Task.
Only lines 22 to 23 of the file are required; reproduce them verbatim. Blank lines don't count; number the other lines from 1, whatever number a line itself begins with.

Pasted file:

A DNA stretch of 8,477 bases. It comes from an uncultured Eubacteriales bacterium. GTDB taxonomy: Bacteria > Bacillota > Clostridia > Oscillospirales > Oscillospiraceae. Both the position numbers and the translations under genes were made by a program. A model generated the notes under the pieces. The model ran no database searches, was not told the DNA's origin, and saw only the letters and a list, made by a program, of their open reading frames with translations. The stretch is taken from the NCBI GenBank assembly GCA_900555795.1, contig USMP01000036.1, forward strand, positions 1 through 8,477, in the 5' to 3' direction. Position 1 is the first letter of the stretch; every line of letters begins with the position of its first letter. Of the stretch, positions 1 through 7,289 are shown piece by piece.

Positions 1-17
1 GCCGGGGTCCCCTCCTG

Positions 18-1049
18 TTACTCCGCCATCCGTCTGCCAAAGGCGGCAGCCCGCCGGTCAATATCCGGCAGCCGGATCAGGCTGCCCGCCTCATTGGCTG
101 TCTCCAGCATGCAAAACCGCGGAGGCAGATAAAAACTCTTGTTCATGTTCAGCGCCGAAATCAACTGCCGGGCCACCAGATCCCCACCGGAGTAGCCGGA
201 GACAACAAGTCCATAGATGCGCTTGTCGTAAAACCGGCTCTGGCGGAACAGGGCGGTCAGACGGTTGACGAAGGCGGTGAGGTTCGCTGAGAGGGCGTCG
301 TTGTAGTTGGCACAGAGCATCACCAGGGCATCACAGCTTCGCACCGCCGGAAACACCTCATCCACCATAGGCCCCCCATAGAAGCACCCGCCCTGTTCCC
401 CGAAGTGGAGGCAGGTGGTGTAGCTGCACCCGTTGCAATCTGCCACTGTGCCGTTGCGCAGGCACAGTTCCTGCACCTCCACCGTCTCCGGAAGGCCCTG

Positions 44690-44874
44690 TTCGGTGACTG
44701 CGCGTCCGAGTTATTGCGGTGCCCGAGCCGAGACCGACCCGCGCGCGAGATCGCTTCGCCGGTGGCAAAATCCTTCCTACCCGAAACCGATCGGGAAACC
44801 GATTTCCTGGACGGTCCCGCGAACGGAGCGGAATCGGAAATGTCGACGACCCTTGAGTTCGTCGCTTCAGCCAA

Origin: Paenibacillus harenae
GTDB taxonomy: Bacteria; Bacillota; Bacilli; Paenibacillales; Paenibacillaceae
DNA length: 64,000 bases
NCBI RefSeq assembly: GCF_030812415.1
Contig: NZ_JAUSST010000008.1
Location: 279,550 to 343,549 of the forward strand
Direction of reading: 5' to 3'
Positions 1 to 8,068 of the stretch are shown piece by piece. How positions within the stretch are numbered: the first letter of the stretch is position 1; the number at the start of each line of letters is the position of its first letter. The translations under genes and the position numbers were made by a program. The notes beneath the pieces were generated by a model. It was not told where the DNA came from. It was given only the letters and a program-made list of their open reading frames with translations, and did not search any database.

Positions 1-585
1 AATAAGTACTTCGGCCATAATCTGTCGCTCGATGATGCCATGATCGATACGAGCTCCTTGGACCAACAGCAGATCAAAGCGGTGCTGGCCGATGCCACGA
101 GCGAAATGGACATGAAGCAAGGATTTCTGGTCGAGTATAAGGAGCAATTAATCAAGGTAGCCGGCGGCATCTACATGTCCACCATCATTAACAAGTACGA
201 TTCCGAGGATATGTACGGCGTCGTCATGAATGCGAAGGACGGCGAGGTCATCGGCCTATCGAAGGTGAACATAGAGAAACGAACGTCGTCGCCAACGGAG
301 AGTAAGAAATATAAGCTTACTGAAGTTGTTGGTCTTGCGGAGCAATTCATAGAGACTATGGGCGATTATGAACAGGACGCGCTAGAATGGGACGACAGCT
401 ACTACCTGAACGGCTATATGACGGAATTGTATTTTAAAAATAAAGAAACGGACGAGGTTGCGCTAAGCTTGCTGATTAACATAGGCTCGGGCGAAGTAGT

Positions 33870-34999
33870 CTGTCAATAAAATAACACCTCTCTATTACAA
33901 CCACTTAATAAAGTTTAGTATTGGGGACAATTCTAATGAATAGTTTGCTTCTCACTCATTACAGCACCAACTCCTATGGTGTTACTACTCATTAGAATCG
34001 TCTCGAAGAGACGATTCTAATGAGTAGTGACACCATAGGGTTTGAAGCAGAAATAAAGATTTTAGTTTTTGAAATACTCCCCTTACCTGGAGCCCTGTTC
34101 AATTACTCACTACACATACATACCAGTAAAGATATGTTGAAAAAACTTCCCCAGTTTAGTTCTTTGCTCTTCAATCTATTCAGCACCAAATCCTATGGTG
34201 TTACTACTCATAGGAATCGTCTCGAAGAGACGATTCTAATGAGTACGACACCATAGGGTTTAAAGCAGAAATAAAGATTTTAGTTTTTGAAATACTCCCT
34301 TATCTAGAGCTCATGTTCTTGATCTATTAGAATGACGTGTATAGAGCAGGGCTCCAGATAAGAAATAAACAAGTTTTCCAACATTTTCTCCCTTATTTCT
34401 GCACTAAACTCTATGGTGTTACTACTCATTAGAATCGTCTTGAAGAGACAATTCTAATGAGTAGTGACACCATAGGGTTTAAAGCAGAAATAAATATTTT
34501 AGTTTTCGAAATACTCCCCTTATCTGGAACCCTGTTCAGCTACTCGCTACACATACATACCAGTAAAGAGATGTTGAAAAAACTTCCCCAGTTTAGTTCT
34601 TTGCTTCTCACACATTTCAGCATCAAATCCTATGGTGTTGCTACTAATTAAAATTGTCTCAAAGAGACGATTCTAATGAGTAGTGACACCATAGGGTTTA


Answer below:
Positions 1-585
1 AATAAGTACTTCGGCCATAATCTGTCGCTCGATGATGCCATGATCGATACGAGCTCCTTGGACCAACAGCAGATCAAAGCGGTGCTGGCCGATGCCACGA